View Full Version : Adobe DRM - any progress?


BasilC
12-29-2008, 07:13 PM
Revisiting this forum after a long absence, I get the impression that things haven't really moved on with Adobe ebooks. As I recall, the situation a while back was as follows:

a) You can no longer download them, instead you have to connect to the "Cloud" using the dreaded Adobe Digital Editions

b) There are still big problems with authorising computers and with Adobe mistaking a single computer for multiple computers, as a result of which you find yourself unable to read ebooks that you have paid for

c) It's no longer possible to read these books on PDAs (in my case a Palm TX.

Unfortunately, my interests tend towards the more serious side and the books I would like to read aren't available in Mobipocket or eReader, both of which work well on Palm devices. And even discounting the fairly new problems arising from the introduction of Digital Editions, only text-only PDFs with no funny foreign letters can easily be read on a Palm (thanks to Mobipocket and RepliGo). You can forget about books with tables or graphs etc. While eReader and Mobipocket seem to be able to deal with these pretty well.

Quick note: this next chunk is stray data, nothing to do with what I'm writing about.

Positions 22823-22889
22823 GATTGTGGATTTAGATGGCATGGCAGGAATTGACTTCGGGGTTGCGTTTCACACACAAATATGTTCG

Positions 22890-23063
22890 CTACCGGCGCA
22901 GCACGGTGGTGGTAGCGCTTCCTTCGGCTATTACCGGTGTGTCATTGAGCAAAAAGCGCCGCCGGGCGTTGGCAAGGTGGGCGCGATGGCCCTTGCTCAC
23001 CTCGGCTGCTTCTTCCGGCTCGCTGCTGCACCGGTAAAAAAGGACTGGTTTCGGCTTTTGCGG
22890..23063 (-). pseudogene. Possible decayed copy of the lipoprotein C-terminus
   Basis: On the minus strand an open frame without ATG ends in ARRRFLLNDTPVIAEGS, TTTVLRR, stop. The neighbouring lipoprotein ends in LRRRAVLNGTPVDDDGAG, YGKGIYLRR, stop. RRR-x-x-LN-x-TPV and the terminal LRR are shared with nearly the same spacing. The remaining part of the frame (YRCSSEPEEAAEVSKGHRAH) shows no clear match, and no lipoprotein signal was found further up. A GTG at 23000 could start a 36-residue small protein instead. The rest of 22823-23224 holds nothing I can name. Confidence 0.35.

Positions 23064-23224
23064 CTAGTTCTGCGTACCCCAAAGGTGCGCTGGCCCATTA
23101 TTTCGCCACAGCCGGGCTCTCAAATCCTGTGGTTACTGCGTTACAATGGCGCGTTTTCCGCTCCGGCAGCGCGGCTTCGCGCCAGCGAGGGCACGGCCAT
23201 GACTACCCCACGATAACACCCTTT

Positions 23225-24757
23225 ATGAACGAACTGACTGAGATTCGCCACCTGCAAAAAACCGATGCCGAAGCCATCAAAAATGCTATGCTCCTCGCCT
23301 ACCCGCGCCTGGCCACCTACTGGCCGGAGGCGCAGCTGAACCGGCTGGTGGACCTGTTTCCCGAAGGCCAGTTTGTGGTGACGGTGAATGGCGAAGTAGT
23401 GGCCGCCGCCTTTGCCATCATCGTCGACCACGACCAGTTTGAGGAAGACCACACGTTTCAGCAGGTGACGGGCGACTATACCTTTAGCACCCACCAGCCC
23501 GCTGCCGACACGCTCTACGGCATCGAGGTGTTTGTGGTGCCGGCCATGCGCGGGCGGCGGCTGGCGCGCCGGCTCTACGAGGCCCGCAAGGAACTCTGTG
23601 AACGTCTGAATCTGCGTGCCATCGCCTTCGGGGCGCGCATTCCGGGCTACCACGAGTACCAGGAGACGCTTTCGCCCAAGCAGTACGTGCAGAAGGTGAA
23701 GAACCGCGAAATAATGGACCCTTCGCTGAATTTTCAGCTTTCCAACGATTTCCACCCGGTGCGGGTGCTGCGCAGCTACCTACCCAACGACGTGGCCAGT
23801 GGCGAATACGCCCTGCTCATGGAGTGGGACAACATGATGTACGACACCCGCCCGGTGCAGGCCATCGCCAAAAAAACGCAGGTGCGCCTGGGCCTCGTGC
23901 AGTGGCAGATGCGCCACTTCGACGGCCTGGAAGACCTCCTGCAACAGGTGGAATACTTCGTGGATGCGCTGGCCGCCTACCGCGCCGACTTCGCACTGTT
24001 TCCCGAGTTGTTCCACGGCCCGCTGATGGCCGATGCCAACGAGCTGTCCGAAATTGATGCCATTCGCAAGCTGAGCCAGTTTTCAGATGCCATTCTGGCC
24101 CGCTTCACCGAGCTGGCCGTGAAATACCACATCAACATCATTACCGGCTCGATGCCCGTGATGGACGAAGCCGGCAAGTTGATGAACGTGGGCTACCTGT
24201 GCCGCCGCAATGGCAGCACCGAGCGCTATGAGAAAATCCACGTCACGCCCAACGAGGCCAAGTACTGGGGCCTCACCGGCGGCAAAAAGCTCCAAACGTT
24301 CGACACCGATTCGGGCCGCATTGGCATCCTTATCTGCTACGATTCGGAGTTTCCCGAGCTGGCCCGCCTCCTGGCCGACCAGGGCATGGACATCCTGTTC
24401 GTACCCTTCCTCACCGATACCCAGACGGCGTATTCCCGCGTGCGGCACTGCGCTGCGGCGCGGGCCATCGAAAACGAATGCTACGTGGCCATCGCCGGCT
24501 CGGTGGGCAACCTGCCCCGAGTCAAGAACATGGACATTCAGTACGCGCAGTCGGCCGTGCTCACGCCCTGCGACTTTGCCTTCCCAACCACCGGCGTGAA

Could forum members please update me? Is the situation still the same? If so, is there any prospect of persuading the publishers who use Adobe to switch to more more user-friendly format?

Finally, I know that the Kindle, Sony Reader etc are supposedly wonderful, but I want a multipurpose device that I can put in my pocket. And I'm dismayed by all the new formats that tie you down to specific hardware.

Happy New Year to all.

wallcraft
12-29-2008, 07:27 PM
For technical ebooks, the way forward seems to be ePub. However, currently most ePubs also have Adobe DRM and require Adobe Digital Editions. FictionWise has indicated that eReader will add ePub support (including eReader DRM for ePub) next year. If the reason Adobe ePub is becoming popular is ePub (rather than a working DRM scheme), then eReader ePub may be our path to technical ebooks on handheld devices.